January 14, 2011

November 2009

Looking forward to Thanksgiving dinner but are afraid of awkward silences around the table?  Have no fear my friends!  Simply bring up healthcare in America and you'll have yourself a lively discussion like no other!  Or if you feel your family's a bit on the dysfunctional side, pick up a copy of Carrie Fisher's Wishful Drinking and count your blessings.  She's a riot and definitely "coming to dinner".

Wishful Drinking - Carrie Fisher
My Father's Tears - John Updike
Knockemstiff - Donald Ray Pollack
The View from Castle Rock - Alice Munro
The Healing of America - TR Reid
Transition - Iain M. Banks
The Wasp Factory - Iain Banks
Photos from Jane's trip to the Bronte home and cemetery.
Artic Chill - Arnaldur Indridason
Books by Hakan Nesser:  Woman with Birthmark, Mind's Eye, The Return, Bookman's Point
Henning Mankell and the Wallender series
The Best of Mystery:  63 Short Stories chosen by Alfred Hitchcock
Diana Gabaldon and the Outlander series
Edgar Sawtelle keeps coming up in conversation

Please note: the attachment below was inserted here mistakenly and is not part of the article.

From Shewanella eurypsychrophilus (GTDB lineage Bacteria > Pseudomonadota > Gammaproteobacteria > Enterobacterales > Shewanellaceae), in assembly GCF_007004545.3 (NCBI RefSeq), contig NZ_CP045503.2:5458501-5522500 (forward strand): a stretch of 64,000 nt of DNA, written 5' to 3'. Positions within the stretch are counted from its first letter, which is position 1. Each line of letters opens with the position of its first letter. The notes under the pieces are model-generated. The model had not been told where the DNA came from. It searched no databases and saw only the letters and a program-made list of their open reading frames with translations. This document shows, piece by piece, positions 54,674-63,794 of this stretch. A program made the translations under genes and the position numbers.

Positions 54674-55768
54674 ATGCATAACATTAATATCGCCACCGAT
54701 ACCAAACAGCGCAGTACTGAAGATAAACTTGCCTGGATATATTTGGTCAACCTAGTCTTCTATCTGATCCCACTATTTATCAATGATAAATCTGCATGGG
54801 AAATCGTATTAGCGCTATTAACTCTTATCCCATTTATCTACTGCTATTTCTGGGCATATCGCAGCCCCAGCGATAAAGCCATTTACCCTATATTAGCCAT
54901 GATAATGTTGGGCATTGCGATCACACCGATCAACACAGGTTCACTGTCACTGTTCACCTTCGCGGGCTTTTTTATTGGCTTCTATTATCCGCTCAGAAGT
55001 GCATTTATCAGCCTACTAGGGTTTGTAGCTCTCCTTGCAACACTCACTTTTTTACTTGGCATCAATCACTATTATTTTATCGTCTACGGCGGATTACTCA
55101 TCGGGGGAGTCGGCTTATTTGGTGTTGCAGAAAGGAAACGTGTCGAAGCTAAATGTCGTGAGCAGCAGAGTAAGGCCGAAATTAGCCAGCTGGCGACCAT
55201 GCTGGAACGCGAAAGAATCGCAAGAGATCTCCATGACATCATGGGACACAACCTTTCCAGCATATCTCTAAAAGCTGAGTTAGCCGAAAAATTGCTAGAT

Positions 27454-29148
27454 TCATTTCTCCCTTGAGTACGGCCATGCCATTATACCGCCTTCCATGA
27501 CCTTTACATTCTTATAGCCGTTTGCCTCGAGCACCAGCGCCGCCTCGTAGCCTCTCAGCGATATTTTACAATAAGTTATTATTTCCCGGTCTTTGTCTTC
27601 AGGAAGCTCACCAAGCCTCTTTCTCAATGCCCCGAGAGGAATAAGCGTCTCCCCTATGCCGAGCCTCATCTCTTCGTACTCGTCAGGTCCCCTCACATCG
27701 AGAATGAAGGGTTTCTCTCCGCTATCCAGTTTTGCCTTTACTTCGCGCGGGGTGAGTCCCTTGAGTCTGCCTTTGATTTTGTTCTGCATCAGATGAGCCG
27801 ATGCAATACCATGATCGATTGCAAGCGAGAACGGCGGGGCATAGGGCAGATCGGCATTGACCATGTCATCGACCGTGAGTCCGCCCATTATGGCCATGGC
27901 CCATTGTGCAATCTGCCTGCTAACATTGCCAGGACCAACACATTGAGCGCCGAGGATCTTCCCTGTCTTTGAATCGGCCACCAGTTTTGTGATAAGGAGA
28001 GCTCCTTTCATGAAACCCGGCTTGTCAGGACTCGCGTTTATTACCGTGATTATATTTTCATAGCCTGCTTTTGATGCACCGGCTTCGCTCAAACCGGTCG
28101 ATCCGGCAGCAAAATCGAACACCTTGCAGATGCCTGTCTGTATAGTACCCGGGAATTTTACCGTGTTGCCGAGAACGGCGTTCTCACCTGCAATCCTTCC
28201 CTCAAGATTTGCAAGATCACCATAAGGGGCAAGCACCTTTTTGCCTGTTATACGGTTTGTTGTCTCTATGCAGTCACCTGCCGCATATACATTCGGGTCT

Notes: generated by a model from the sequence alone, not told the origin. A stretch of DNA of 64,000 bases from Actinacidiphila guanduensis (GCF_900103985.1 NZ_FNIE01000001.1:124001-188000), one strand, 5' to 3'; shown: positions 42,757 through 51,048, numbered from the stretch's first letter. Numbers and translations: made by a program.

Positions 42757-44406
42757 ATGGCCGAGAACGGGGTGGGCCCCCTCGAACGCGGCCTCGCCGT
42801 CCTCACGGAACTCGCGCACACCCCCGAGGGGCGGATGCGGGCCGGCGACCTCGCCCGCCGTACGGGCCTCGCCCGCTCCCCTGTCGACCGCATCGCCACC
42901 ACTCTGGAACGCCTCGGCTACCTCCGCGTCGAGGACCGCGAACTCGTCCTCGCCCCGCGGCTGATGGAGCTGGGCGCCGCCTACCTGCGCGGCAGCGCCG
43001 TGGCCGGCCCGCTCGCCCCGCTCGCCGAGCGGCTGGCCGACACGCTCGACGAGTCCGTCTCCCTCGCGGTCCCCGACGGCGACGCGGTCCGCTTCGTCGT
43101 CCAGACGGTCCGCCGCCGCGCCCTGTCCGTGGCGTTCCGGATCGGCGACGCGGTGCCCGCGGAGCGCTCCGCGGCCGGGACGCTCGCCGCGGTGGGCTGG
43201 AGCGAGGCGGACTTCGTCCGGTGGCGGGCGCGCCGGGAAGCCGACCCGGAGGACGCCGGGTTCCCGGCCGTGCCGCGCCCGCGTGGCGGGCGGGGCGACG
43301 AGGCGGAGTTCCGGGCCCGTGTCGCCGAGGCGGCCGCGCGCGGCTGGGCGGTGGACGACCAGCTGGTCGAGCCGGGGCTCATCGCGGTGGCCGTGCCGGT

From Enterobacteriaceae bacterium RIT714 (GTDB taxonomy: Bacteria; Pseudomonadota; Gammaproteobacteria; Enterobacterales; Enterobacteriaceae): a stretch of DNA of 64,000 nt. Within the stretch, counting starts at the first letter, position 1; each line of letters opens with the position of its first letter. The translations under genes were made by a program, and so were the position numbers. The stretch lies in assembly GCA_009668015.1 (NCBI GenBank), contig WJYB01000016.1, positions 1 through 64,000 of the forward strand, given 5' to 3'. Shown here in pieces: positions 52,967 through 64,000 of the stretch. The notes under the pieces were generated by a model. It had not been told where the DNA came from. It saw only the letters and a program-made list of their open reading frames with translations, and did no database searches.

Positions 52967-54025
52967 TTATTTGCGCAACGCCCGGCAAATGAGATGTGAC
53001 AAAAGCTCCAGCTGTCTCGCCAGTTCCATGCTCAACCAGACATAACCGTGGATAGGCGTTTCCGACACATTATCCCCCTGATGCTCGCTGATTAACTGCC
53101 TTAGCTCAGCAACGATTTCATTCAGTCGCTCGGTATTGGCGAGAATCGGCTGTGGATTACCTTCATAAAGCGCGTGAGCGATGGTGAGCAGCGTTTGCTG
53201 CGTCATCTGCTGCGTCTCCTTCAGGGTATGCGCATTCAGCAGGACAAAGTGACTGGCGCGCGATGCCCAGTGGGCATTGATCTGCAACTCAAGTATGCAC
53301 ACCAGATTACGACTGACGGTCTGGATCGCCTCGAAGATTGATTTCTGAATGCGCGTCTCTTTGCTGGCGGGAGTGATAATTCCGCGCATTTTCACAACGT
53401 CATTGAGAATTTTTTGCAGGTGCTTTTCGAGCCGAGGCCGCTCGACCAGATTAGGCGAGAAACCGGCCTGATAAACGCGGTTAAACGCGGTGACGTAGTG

Cold Mountain - Anthony Minghella
Da Vinci Code Special Illustrated Edition - Dan Brown
Botany of Desire - Michael Pollan
Animal Vegetable Miracle - Barbara Kingsolver
Lost Symbol - Dan Brown
Pride and Prejudice - Jane Austen
Leadership - Rudy Giuliani

Mary Lou from Maryland emailed this:

For fans of John MacDonald’s Travis Magee series, I’ve discovered a somewhat similar series set in Florida – the Randy Wayne White novels featuring marine biologist Doc Ford. 
            Captiva   (1996)
            Dark Light (2006)
            Hunter’s Moon (2007)

Elizabeth Peters, Borrower of the Night  (1973) – Vicky Bliss series
Elizabeth Peters, Silhouette in Scarlet (1983) – Vicky Bliss series

Farley Mowat, Never Cry Wolf (1963) - delightful rereading.

That led me by association to reread MFK Fisher’s How to Cook a Wolf (1942), a highly entertaining and delightfully written discussion of frugal cooking in the Great Depression.  Now waiting for my attention:
            With Bold Knife and Fork (1968 ?)
            Sister Age (1964)

Louise Ure, The Fault Tree (2007) – a mystery with a very unusual protagonist, a blind, female auto mechanic. 

Roger Welsh, It’s Not the End of the Earth, But You Can See It from Here:  Tales of the Great Plains.  (1990)  Very funny sketches, set in rural Nebraska with something of the character of Lake Wobegon. 

James Muirden, Shakespeare Well-Versed (2004) – Humorous plot summaries of each of the plays in often outrageous rhyme.

Harold Bloom, Shakespeare: The Invention of the Human (1998).  This is the most readable literary criticism you’ll ever find, even though it’s by a premier Shakespearian scholar.  Insightful discussions of our most famous literary characters. 

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